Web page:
The film will soon be available at MUBI.
4) The Plea (1967), Tengiz Abuladze
Adapted from a Georgian pen-master Vazha Pshavela’s notable narrative poems, “The Plea” is presumably the most tenebrous picture in the history of Georgian film. Vazha Pshavela himself was one of the earliest humanist authors in Georgia who also took his readers to gloomy places to encounter truth from experiencing darkness.
Directed by well-acclaimed Tengiz Abludze the film possesses dignity, friendship, and rivalry taking the audience to the grimmest places of human nature. The community is against the protagonists, and they are against their communes. Murders, assassinations, and body distortions lead highland heroes to frustration; all the more one of them casts his eyes on cannibalism. “The Plea” is a ferocious balladry with its gloomy climate and tragic energy.
Where to Watch: მხ.ფ “ვედრება’ – “Vedreba” #40 – YouTube
5) Salt for Svanetia (1930), Mikhail Kalatozov
Mikhail Kalatozov is one of the most prominent names in the history of world cinema. He framed an exhilarating loving triangle of WWII “The Cranes are Flying” in 1957, celebrated a Cuban revolution with expressionistic “Soy Cuba” in 1964, and a guilt-driven Soviet-Italian co-production “The Red Tent” in 1969 with Sean Connery, Claudia Cardinale, and Ennio Morricone in it.
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“Salt for Svanetia” is an early film of Kalatozov portraying the rigid living conditions of the Svan people in an isolated village, Georgian. Svanetia is the highland region of Georgia which the Soviets could hardly modernize and industrialize. Here, Kalatozov details the social, cultural, and traditional rituals of the people. The film is an existent study of Soviet imperialism, and of revolutionary aesthetics.
Where to Watch: Mikhail Kalatozov, ‘Salt For Svanetia’ 1930 – YouTube
6) The Color of Pomegranates (1969), Sergei Parajanov
Also, an enormous name of an international cultural scene Sergei Parajanov’s “The Colour of Pomegranates” is an alluring masterpiece. Not just an acclaimed but Parajanov’s name was also way too controversial in the Soviet Union. Of Armenian origins, he was born in the center of Tbilisi, Georgia, then he went to study in Russia, Moscow and started his career in Ukraine. He was arrested with ridiculous accusations but served about four years sentence in prison.
Literally, the film is more Armenian than Georgian but it can also be categorized as the Georgian one because of a few things. The picture depicts the life of an esteemed 18th-century Armenian poet Sayat-Nova where the Georgian actress Sofiko Chiaureli combines four numerous personages. Stiffened and static camerawork, cross-cutting manner, and glowing, radiant, or vivid aesthetics adopt an alienating nature.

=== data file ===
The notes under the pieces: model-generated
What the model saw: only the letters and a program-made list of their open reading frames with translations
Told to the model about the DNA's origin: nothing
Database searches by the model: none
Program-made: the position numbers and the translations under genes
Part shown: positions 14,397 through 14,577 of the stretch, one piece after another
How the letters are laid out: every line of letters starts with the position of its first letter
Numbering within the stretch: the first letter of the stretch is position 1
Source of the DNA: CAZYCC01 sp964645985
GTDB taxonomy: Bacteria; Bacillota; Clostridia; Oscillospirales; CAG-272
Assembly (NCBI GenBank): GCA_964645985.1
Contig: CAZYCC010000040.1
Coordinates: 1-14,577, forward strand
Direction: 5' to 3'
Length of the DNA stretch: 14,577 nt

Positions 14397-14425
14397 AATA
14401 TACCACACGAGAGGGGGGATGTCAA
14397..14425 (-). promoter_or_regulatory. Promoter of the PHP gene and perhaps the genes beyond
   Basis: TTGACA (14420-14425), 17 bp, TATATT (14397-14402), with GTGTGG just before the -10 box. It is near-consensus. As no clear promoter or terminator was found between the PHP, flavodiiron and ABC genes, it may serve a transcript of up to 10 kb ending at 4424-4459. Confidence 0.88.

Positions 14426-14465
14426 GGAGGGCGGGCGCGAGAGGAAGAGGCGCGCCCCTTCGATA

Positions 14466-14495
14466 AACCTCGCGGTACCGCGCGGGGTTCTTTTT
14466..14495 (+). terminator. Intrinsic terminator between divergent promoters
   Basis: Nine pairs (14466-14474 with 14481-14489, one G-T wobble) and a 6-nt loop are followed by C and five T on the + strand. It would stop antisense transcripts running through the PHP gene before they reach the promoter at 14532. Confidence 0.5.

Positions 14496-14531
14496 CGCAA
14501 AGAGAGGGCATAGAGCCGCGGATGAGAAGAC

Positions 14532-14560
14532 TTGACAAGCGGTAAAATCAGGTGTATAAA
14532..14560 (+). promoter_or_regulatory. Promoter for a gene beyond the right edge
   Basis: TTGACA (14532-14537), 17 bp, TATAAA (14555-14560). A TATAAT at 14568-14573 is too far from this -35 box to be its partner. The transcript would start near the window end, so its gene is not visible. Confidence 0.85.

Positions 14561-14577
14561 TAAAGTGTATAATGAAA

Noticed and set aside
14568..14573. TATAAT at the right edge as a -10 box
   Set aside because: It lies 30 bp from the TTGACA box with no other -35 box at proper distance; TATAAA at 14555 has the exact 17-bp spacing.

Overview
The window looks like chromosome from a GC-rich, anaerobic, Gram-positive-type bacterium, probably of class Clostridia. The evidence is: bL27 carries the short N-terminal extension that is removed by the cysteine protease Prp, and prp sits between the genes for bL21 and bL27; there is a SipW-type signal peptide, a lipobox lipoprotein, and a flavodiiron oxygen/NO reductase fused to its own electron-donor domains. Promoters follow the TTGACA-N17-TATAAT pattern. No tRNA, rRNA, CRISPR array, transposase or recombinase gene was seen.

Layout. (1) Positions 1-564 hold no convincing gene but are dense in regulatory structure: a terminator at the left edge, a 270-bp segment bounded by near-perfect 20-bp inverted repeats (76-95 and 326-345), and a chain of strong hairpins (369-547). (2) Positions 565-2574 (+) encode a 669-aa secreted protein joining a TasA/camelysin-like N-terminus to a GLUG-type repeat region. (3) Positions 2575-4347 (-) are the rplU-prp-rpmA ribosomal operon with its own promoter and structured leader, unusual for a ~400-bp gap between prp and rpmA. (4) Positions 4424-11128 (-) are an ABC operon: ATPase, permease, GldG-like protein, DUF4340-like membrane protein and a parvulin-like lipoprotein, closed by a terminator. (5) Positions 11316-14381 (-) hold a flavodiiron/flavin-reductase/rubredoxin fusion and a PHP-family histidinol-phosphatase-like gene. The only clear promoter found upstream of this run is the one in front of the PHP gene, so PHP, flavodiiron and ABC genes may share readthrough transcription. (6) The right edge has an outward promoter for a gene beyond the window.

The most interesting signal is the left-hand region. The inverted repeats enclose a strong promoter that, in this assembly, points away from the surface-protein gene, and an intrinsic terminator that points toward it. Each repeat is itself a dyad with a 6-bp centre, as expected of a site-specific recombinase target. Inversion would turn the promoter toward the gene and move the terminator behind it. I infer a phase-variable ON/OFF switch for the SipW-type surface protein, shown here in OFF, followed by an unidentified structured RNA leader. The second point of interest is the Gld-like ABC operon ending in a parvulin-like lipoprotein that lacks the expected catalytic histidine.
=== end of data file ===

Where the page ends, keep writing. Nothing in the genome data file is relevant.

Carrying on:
Where to Watch: The Color of Pomegranates FULL MOVIE Parajanov/ Նռան գույնը / Цвет Граната – YouTube
7) Eliso (1928), Nikoloz Shengelaia
An eccentric poet and a novelist and a character in the Georgian Futurist stage Nikoloz Shengelaia shot an action-driven expressionist drama “Eliso” in 1928. Shengelaia made his career making unconventional portrayals of forbidden love on the screens of silent films.
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“Eliso” also known as “Caucasian Love,” a silent-era masterpiece is based on Alexander Kazbegi’s same-titled short story. It evolves in the Chechen village during the invasion of the Tsarist regime. Chechen girl Eliso and Georgian guy Vazhia who are the members of opposing villages find love. The prominent honor of the film is the montage assembled according to ethnographic music.
Where to Watch: Элисо (фильм) ელისო Eliso (1928г.) – YouTube
8) Extraordinary Exhibition (1968), Eldar Shengelaia
An older son of the previously pronounced Nikoloz Shengelaia, Eldar Shengelaia can equally be described as Milos Forman of Georgian cinema. His outrageously grotesque and ironic portraits of society make him a dissident filmmaker of the 1960s. Though he made only twelve feature films in his sixty-three years of career he remains one of the biggest geniuses in the national film.
In “Extraordinary Exhibition” the young sculptor who returned from WWII struggles with the political order and bureaucracy accepting to model grave monuments. This film is enriched with the aesthetics of Italian Neo-Realism where the protagonist is alienated from the working conditions. However, it’s more light-hearted than the dully and depressing Neo-Realist films, it nevertheless carries grief and sorrow.
Where to Watch: არაჩვეულებრივი გამოფენა (1968წ) – YouTube
9) Mimino (1977), Giorgiy Daneliya
Giorgiy Daneliya was a master of unconventionally comic narratives and imagery with his eccentric “Kin-Dza-Dza” (1986), satirical “Afonya” (1975), or with his 1979 melancholic masterpiece “Autumn Marathon.” “Mimino” is a pukka case of Georgian golden era films with grief and joy, comedy and drama, and lots of carnivalesque occasions.